“The result of tighter environmental requirements, together with other legislation, has been the closure of plants in Western Europe and a move to the Far East, particularly China, and to super-plants,” said Lucas Batteries’ David Haseler. “We have recently announced the closure of our Birmingham [UK] factory for manufacturing, and will be sourcing from companies in Asia. Our advantage is that these are company-owned plants which will allow us to maintain a close control over supply and quality.”

Today, four valve regulated lead-acid battery manufacturers – of which three are American — have emerged as global players: Johnson Controls, Delphi, Exide Technologies and Yuasa. These four companies collectively control 55% of the global market. Johnson Controls recently signaled its intention to buy Delphi’s global battery business for $212.5 million. Yuasa recently merged with Japan Storage Battery, forming GS Yuasa Corp. Yuasa holds an 8% share of the global lead storage battery market while Japan Storage Battery has a 6% share. Their combined market share of 14% ranks them in third place in the global market.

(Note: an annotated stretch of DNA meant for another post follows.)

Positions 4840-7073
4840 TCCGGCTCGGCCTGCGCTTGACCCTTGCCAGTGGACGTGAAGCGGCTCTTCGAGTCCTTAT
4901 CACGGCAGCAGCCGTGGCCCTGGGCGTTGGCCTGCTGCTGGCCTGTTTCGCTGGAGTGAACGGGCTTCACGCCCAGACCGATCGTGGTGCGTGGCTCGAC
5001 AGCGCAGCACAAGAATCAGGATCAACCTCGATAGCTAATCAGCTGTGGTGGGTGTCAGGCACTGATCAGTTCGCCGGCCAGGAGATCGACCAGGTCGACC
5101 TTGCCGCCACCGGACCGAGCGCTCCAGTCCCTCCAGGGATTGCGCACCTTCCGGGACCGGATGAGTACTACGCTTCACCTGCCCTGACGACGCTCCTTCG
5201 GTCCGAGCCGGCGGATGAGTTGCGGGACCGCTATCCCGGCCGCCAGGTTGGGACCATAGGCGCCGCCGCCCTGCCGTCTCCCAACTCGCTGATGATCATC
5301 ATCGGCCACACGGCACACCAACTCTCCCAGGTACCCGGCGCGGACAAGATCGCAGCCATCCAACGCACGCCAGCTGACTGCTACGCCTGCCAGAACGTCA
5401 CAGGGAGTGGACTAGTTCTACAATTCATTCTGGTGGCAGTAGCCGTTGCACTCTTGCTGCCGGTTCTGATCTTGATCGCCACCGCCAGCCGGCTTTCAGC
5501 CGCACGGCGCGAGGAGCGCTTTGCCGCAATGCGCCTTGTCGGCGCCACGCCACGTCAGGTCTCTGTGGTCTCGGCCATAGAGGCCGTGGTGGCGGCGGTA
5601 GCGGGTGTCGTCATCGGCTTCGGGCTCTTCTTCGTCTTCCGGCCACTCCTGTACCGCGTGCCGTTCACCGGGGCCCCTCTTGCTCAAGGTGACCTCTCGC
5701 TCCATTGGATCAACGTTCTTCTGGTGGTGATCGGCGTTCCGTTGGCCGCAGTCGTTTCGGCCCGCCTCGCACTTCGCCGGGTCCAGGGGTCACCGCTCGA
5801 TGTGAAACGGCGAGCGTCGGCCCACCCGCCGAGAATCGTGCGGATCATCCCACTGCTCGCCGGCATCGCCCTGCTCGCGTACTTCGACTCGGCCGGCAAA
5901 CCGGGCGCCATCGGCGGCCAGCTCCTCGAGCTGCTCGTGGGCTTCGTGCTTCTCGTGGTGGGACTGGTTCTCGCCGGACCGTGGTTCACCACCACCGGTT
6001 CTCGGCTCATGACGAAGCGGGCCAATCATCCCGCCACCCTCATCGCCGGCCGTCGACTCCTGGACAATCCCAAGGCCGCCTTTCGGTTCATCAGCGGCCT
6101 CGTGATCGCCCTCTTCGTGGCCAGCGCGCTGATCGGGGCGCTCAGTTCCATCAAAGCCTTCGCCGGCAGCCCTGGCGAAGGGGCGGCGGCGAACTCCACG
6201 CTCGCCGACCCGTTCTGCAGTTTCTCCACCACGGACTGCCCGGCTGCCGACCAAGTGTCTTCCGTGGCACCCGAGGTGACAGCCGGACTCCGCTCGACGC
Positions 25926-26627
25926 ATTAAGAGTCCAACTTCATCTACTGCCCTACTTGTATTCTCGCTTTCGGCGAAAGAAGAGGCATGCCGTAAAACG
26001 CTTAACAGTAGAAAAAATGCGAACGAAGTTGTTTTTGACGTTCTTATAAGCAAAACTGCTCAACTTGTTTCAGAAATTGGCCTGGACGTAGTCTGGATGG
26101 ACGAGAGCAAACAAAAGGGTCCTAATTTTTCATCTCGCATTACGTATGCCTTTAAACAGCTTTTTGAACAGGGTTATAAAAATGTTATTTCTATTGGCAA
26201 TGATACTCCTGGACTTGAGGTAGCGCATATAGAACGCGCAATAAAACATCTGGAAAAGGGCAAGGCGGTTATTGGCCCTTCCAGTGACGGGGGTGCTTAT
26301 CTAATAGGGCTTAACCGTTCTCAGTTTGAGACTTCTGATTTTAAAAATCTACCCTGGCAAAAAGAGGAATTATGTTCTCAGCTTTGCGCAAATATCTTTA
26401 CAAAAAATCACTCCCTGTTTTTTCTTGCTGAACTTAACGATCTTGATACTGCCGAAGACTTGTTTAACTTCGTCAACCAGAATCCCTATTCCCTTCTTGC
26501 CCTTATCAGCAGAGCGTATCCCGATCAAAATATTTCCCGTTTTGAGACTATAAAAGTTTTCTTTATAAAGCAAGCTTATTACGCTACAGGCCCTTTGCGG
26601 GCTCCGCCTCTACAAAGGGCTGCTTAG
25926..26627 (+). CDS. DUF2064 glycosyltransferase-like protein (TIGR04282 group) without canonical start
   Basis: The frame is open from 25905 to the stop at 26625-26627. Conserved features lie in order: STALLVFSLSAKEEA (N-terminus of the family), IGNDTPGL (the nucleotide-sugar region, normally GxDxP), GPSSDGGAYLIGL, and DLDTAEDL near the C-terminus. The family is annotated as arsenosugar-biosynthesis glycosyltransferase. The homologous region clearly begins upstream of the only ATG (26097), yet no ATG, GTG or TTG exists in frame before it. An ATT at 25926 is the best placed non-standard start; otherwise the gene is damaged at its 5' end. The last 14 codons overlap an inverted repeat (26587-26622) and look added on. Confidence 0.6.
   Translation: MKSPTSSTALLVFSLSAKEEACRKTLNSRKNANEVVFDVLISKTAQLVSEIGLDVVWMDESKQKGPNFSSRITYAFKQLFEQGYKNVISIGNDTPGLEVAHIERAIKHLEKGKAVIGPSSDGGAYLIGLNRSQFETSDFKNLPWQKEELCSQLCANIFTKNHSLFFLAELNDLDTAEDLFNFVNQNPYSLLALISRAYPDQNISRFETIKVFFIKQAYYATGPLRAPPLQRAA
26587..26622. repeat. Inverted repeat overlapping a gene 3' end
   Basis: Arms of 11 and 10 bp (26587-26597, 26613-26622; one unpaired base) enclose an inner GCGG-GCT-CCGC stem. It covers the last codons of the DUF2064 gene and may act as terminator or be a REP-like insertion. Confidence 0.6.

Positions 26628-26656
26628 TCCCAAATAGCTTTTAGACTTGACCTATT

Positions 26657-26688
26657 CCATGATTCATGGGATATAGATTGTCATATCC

The flood of imported batteries from tiger economies (such as China, Thailand, Indonesia and Malaysia) is also posing a serious challenge to European manufacturers. That has become a double-whammy for UK-based supplies since the imported units are especially cheap due to the weak dollar. Perversely, the Asian manufacturers have driven up the cost of lead because their consumption of it is so high. The price of oil is also driving up the cost of polypropylene used in battery manufacture.